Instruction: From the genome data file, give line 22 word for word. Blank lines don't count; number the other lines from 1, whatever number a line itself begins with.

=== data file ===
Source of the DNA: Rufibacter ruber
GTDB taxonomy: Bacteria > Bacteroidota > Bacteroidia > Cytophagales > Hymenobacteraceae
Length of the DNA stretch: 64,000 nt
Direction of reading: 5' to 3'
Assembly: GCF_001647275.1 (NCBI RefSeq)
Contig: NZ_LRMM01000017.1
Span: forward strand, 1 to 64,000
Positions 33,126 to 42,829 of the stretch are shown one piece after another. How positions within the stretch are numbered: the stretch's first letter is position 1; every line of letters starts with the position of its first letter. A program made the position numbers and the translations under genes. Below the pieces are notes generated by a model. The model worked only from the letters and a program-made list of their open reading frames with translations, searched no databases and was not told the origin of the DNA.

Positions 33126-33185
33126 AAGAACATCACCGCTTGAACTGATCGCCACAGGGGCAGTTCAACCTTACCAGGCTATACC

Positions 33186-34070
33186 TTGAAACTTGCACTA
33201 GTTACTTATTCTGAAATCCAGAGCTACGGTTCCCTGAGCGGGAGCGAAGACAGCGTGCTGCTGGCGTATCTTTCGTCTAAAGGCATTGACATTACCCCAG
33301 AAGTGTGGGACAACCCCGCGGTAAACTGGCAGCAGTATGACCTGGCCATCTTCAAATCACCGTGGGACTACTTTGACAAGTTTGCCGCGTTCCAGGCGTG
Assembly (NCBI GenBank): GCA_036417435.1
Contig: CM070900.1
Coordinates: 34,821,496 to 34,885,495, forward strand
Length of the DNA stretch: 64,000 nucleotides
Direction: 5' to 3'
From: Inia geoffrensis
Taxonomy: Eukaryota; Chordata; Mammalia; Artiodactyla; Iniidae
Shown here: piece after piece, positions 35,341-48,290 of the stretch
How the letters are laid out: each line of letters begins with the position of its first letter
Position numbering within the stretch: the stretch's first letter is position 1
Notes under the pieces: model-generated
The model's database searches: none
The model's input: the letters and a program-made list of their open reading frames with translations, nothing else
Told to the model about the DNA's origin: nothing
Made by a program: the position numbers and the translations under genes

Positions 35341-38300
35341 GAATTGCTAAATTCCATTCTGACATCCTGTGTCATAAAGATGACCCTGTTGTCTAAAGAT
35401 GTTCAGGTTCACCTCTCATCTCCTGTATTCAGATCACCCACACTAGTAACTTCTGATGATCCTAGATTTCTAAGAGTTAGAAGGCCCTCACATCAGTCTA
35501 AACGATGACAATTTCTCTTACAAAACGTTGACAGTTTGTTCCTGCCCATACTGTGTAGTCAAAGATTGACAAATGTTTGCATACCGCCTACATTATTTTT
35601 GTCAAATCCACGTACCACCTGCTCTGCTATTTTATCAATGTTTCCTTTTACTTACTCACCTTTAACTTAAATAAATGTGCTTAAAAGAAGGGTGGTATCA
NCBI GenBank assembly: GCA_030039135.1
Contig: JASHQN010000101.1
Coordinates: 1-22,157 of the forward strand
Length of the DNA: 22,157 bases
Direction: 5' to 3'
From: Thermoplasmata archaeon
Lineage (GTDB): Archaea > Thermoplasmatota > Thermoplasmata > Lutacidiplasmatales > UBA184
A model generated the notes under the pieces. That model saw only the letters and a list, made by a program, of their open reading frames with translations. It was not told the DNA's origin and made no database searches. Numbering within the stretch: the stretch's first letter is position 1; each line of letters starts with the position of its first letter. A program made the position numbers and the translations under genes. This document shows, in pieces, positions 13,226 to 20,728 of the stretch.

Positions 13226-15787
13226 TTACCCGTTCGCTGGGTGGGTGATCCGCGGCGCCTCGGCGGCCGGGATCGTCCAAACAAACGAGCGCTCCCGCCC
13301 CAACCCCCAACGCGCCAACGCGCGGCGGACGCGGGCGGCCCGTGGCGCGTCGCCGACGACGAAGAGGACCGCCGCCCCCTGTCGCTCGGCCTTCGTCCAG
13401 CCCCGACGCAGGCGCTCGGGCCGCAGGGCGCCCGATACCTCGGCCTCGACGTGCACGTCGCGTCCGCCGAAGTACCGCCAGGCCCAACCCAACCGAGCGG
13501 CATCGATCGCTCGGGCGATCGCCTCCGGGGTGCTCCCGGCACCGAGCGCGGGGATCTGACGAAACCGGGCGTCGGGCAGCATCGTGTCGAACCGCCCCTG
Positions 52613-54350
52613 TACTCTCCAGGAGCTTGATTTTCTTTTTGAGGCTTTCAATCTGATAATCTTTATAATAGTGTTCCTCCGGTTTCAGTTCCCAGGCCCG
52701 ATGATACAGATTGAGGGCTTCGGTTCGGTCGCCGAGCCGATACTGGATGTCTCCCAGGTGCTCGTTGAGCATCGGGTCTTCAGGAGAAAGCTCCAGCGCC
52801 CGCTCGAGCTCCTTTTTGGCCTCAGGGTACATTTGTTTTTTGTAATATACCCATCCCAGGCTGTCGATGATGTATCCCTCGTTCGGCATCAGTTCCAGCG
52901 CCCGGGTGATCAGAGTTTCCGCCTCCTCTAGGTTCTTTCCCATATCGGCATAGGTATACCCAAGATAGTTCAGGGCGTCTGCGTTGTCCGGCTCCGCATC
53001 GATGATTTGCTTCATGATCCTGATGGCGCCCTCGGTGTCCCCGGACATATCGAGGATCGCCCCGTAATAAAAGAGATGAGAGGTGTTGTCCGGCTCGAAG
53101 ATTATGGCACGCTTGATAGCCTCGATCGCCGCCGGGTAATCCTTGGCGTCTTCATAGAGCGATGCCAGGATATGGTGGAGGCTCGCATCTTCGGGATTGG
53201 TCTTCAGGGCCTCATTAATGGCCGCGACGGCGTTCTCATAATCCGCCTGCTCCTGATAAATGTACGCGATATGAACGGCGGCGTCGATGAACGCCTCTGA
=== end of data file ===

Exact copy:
Shown here: piece after piece, positions 35,341-48,290 of the stretch